Economic revival impelling Montreal residential market's robustness

by Ephraim Vecina16 May 2018

Stronger economic fundamentals in Canada’s second-biggest city are fuelling accelerated real estate sales and shrinking inventories, all the while luring in foreign buyers.

More stringent lending rules have curbed transactions and slowed price growth in Toronto but have had little effect on Montreal, where buyers are flocking to new condos and sellers are gaining the upper hand.

The trend continued in April as home sales rose 10% from a year earlier. Devimco Immobilier Inc., a developer that sold a record 1,180 condos downtown last year, is moving up two towers because of high demand, with calls coming in from as far away as China, special adviser Marco Fontaine told Bloomberg in a phone interview.

“There’s an incredible buzz,” Fontaine said. “We’re much cheaper than Toronto and Vancouver and that’s attracting a lot of interest.”

According to think tank Institut du Quebec, Montreal added more jobs in 2016-17 than in the previous eight years, with companies including Amazon.com Inc. and International Business Machines Corp. opening new data and tech centers. The city, where both French and English can be heard on the street, is also growing into an artificial intelligence hub that’s home to Thales SA and Facebook Inc. research labs.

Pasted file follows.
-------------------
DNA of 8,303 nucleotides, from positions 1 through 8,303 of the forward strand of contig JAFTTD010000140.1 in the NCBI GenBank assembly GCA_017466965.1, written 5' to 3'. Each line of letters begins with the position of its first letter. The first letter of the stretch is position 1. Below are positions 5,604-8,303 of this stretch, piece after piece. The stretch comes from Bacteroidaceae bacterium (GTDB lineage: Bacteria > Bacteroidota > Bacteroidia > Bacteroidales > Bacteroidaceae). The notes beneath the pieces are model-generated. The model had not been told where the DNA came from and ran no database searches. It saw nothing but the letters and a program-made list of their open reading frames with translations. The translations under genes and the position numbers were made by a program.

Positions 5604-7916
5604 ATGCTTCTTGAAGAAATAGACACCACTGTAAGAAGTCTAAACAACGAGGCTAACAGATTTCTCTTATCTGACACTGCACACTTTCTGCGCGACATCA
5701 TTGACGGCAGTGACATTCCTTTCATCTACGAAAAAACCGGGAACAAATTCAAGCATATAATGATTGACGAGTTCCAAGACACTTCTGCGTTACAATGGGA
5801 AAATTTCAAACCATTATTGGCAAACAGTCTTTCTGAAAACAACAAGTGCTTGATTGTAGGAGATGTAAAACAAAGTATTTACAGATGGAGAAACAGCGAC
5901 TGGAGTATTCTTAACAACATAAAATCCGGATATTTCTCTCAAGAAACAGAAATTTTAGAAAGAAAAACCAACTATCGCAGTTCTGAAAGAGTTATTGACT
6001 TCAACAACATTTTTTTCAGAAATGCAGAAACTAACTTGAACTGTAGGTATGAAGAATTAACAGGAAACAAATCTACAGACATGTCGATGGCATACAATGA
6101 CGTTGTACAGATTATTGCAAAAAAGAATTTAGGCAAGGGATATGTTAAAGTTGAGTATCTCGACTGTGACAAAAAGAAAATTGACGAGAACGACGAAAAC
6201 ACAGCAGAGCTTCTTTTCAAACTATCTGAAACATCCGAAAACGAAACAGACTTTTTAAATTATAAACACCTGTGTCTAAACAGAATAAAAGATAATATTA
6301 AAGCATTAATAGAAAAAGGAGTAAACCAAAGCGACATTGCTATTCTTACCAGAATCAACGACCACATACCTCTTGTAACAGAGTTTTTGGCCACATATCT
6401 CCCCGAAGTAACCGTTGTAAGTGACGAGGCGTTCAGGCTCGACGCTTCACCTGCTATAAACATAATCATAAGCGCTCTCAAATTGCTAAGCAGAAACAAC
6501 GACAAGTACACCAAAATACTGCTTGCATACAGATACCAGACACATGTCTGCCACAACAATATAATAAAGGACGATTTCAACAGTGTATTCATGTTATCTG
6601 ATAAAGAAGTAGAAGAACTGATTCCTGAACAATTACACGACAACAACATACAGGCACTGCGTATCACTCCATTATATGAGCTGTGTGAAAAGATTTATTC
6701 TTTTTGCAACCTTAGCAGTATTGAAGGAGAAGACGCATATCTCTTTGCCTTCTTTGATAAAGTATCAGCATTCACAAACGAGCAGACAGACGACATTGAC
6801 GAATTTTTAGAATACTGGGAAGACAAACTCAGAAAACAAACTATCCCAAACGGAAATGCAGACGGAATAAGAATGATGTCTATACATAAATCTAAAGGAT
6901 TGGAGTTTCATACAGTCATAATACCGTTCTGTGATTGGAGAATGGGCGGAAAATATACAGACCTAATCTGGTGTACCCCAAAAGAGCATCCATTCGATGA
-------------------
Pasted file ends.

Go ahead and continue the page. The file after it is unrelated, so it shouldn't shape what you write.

Read more: Montreal cleaning up amid Toronto and Vancouver foreign buyer taxes

Analysts aren’t seeing signs of overheating yet. Houses in the city, which is known for a vibrant food and cultural scene and universities such as McGill and Universite de Montreal, are still a bargain compared with the country’s most expensive markets. At $317,000, the median detached house price for the greater Montreal region compares favourably against the $870,000 in Toronto and the $1.4 million in Vancouver.

However, the number of properties that sold for more than $1 million grew 20% last year according to Sotheby’s International Realty, which is expecting Montreal to lead major cities in the luxury market segment this spring.

Growth for both benchmark prices and the number of transactions in the resale market has outpaced Toronto’s this year. And pressure on prices – which rose 7% for houses and 3% for condos last year – is set to creep up, the Canada Mortgage & Housing Corp. said in a recent report.

“Demand is strong and the number of properties for resale is down, so market conditions are getting tighter,” CMHC analyst Francis Cortellino stated. “The Montreal market is very dynamic at the moment.”

 

 

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